Its Not Business As Usual Anymore
"Teamwork is the fuel that allows common people to attain uncommon results!" This was the message that resonated throughout the course of WWEMAs 90th Annual Meeting held recently in Las Vegas, Nevada. Teamwork was selected as the theme of this years conference in recognition of the water and wastewater industrys fascination with public-private partnerships and managed competition. It was only befitting that WWEMA invite representatives from the nations leading private contract o
"Teamwork is the fuel that allows common people to attain uncommon results!" This was the message that resonated throughout the course of WWEMAs 90th Annual Meeting held recently in Las Vegas, Nevada. Teamwork was selected as the theme of this years conference in recognition of the water and wastewater industrys fascination with public-private partnerships and managed competition. It was only befitting that WWEMA invite representatives from the nations leading private contract operators and municipal agencies to discuss ways in which equipment manufacturers can team with these customers to better serve their needs.
A lively presentation was given by Paul Eisenhardt of Malcolm Pirnie and Doug Herbst of EarthTech on the growing trend toward privatization, moderated by Bill Reinhardt of Public Works Financing. Bill Reinhardt began the discussion by defining the market potential for privatizing water and wastewater facilities, both here and abroad. He noted that with the increased demand for privatizing these facilities, and with the entry of new players particularly from the energy sector, the U.S. was facing a "critical mass" where it will be difficult for mayors not to consider some form of privatization for their public works facilities.
Doug Herbst warned that several obstacles stand in the way of public-private partnerships to include state laws which may prohibit private ownership of public works facilities, a lack of vision and political will on the part of community leaders to try new approaches, and unfair competition on the part of the public sector which is not subject to the same expectations and requirements as that of the privatizer.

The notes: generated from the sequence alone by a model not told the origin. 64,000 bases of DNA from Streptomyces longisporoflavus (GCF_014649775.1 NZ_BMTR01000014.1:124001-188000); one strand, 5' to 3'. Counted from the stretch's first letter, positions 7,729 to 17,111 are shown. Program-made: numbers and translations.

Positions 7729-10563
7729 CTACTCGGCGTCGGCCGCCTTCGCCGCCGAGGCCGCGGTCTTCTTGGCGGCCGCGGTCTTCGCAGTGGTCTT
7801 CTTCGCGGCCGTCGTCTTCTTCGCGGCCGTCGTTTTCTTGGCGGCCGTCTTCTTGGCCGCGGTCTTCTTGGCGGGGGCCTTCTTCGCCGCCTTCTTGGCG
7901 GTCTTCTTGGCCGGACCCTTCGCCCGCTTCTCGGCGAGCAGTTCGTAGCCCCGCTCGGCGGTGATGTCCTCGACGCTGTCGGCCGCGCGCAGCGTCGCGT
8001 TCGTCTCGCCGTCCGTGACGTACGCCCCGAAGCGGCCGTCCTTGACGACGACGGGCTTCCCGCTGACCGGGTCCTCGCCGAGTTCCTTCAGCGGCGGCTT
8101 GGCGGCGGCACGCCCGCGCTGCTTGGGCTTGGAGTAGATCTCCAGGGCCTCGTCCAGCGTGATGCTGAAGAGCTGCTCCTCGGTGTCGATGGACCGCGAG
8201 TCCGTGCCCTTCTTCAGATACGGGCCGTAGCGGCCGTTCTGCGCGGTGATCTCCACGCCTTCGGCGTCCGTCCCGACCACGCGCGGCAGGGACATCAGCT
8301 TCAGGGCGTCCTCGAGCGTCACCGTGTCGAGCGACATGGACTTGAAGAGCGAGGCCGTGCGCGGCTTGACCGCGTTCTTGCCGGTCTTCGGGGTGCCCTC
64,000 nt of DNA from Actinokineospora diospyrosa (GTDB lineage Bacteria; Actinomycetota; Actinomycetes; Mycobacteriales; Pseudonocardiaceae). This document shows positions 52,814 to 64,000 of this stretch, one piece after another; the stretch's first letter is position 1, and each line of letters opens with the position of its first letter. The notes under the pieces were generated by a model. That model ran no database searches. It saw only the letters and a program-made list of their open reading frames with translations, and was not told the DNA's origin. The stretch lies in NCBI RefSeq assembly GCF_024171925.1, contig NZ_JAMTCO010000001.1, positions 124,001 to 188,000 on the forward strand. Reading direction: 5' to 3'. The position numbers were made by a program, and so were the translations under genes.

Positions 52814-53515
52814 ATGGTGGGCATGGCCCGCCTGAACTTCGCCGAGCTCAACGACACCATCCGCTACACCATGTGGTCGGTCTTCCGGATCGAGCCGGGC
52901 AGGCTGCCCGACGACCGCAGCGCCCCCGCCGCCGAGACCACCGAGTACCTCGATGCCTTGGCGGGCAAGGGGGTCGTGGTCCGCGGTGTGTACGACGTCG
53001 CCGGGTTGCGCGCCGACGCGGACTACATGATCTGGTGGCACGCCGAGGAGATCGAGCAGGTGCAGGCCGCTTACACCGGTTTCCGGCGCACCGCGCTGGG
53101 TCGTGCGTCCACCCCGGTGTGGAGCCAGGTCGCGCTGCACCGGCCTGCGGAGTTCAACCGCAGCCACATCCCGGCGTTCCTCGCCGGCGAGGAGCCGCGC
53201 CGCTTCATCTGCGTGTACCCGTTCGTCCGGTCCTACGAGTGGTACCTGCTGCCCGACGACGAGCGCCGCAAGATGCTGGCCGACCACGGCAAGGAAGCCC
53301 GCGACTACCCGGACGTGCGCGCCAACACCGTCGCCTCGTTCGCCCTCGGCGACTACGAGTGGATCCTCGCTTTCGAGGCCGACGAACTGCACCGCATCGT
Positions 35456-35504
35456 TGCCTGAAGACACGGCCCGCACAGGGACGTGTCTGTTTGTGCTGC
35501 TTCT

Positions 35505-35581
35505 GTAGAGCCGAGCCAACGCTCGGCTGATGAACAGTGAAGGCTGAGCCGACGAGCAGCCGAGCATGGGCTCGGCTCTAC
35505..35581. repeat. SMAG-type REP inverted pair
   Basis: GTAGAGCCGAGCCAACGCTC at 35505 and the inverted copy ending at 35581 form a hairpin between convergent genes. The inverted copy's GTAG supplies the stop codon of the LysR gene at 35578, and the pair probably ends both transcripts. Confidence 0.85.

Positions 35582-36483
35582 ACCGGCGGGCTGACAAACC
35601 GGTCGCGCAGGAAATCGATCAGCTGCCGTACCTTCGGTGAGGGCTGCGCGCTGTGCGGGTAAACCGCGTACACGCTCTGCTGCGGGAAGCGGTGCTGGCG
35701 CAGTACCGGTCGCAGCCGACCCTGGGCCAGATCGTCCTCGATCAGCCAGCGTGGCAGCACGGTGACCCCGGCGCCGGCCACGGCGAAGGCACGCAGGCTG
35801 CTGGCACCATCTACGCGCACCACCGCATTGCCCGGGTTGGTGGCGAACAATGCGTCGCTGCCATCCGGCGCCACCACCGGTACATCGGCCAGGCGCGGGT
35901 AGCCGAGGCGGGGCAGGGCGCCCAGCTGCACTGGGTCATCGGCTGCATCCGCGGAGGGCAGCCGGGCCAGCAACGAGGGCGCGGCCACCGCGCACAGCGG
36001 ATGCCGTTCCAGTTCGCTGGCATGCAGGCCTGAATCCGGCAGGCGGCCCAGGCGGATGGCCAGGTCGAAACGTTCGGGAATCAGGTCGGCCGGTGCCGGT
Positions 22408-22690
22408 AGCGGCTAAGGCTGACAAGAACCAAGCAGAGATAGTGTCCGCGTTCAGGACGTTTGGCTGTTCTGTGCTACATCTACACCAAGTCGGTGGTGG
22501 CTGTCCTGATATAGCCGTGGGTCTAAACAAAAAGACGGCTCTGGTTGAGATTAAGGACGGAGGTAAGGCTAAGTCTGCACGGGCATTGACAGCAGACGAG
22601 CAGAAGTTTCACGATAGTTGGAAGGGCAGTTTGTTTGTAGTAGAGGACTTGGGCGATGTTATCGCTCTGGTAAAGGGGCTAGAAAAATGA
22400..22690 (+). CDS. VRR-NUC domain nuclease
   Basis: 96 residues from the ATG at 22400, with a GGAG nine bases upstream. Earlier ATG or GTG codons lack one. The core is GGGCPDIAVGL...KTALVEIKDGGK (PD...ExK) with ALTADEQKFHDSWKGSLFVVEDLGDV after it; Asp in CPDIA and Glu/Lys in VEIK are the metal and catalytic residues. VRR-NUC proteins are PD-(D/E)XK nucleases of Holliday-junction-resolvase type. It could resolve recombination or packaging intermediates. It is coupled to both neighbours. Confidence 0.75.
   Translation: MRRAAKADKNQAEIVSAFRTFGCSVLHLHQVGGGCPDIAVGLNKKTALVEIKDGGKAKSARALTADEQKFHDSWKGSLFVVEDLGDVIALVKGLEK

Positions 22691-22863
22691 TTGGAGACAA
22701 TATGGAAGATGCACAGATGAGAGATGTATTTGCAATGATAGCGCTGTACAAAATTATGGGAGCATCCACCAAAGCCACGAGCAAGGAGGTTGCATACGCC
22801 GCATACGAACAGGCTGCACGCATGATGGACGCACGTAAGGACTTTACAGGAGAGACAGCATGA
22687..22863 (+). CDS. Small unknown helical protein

Privatization can take several forms as described by Paul Eisenhardt, with design-build-operate being the preferred course. Unlike the design-build scenario which seeks to produce the lowest capital cost project in a timely fashion, design-build-operate projects take life-cycle costs into consideration and allow for use of quality equipment designed to ensure long-term savings to the customer. Design-build without the "operate" component, he observed, is a cut-throat operation where equipment will be looked at for first dollar costs only.
What does this all mean to equipment manufacturers? From Doug Herbsts perspective, manufacturers must be prepared to respond in a very short time frame to submittal of bids and need to start building relationships with these new players in the field. The equipment has to be competitively priced and reliable, he observed, adding that performance and/or cost-savings guarantees will be an essential part of negotiations. "You must be able to structure guarantee packages to impress us and separate you from your competitor," he noted. An incentive for doing so, he added, is that if the equipment works in one location, there is a strong likelihood his company would employ its use in all the other facilities it operates.
"Manufacturers should be willing to offer greater guarantees to private contractors than they normally would offer to public entities," Eisenhardt opined. He explained that when a private contractor enters into an agreement with a city to manage a public works facility, that contractor is required to state that all equipment will be maintained in accordance with the manufacturers O&M manuals. If something breaks down and the private contractor must show proof that the equipment was maintained according to specs or be personally liable for all replacement costs. As a manufacturer, Eisenhardt concluded, one should feel more confident in offering long-term guarantees to that private operator knowing that the equipment will be well maintained.